Members Are Angry at the Union for… Wait, What?!

Worried about divisiveness, some unions have shied away from addressing police violence. But when the union is silent or mealy-mouthed on an issue that’s crucial to Black members, that threatens union cohesion, too. Photo: Show Me $15.

Union members, including newly-organizing fast food workers, were on the front lines in Ferguson, Missouri, where weeks of mostly peaceful protests riveted the country’s attention to the police killing of Michael Brown (see ‘Mike Brown is Our Son.’)

But unions have hardly been united on Ferguson.

Some New York teachers started a petition to protest their local (UFT) joining a Staten Island march against the killings of Brown and of Eric Garner. In July, New York police choked Garner to death, on video.

Some of the objecting teachers have police officers in their families. Others don’t see why their union should mobilize on something unrelated to schools.

“Mulgrew is dragging me unwillingly into the current racial and police issues,” wrote paraprofessional Diane Morton-Gattullo, who started the petition calling for UFT president Michael Mulgrew to resign.

In St. Louis, Communications Workers Local 6355 President Bradley Harmon heard similar objections from white members when the union supported the protests in nearby Ferguson.

“They see coverage on the local TV talking about rioters and looters and they’re scared,” said Harmon. “It’s an organizing project. You’ve got to agitate people and you have to listen to them.”

Meanwhile, other members of his local who live in Ferguson “had tear gas shot at them while they were in their yards.” Black members are beside themselves, Harmon said. “And they’re not wrong in wanting change quickly.”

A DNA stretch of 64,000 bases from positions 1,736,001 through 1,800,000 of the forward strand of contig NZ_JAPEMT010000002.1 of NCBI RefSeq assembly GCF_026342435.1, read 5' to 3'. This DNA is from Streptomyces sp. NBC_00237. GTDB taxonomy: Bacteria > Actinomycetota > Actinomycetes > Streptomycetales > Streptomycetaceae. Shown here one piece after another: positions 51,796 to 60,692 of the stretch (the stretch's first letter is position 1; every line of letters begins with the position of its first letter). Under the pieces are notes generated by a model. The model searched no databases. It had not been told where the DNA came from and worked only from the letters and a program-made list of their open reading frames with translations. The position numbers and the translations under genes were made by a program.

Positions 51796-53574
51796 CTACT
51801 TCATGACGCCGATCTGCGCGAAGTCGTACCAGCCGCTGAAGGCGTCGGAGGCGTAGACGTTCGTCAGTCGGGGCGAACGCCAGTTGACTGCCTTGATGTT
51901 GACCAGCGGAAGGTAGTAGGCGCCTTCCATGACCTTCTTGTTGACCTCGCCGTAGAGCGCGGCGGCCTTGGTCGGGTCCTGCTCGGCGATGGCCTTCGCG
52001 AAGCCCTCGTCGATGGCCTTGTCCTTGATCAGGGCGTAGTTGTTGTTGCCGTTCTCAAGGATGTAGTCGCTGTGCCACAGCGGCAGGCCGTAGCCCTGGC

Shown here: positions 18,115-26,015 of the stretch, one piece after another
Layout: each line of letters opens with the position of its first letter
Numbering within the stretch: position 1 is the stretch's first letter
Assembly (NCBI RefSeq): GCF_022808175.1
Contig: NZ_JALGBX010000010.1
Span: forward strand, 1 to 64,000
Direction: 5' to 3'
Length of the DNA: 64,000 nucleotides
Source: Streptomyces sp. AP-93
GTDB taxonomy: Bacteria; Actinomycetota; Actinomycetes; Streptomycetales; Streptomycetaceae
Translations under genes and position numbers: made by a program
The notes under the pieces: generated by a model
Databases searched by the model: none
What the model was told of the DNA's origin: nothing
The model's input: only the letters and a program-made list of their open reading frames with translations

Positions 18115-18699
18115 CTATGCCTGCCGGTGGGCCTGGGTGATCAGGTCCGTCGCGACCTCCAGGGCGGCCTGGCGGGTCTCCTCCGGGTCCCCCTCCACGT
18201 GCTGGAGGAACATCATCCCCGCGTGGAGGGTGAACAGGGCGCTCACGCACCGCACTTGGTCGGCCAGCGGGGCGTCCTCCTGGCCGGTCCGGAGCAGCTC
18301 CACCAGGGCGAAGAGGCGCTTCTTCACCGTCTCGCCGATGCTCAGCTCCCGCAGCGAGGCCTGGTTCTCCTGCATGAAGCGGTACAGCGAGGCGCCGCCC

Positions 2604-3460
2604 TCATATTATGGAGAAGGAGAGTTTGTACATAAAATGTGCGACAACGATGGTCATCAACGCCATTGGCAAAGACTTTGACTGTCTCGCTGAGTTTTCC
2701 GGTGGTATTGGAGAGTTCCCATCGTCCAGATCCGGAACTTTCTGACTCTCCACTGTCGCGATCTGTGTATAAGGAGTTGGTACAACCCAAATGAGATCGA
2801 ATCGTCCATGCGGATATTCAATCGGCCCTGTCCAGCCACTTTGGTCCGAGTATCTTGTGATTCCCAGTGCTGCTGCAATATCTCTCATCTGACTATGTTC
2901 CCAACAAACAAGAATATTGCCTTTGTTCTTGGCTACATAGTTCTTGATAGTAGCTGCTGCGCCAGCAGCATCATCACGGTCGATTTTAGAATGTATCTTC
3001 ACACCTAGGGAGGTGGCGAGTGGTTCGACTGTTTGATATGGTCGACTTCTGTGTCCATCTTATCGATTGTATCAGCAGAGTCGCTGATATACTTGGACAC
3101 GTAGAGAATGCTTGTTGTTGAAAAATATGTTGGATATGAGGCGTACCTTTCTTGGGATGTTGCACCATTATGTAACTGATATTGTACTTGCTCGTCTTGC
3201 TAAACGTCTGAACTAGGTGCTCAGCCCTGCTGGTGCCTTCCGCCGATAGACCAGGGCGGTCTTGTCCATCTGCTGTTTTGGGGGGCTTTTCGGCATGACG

Worried about divisiveness, some unions have shied away. But when the union is silent or mealy-mouthed on an issue that’s crucial to Black members, that threatens union cohesion, too.



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Justice “can’t just be an issue of concern to Black union members,” said Harmon. “Fat white guys like me have to care about it.”

Lesley McSpadden, Michael Brown’s mother, is a member of the Food and Commercial Workers. The union “[joined] her calls for a fair investigation and justice under the law” but stopped short of denouncing the killing.

Many unions worry about criticism from police unions, which, true to form, strenuously objected to the Staten Island march and lashed out at sponsoring unions.

Nonetheless, teachers, nurses, and 1199SEIU showed up in large numbers. Two other unarmed victims of New York police killings, Sean Bell and Ramarley Graham, had mothers in 1199, while Garner’s mother is a train operator and a member of the Transit Workers. Graham’s mother, Constance Malcolm, spoke at the rally..

New Jersey Rite Aid clerk Vanessa Emmanuelli marched because “I need to be able to wake up and know that my three children are safe.”


We have come to expect objections from police unions, but it’s worth asking why.

Chokeholds like the one police used on Garner were prohibited by the NYPD in 1993, after several people died of “respiratory distress” in custody.

Don’t officers care when one of their number violates procedures, breaks the law, and commits murder? Police unions should represent members against management—not against the public, whom they’re sworn to serve and protect.

Some officers do care. Listen to the 80,000-member National Black Police Association: “The police killing of unarmed African American males, females, and other persons of color has reached epidemic proportions in America.” In an August resolution, the NBPA advocated that the Justice Department “aggressively prosecute police officers involved with the killing of unarmed persons of color.”

Jenny Brown was a co-editor of Labor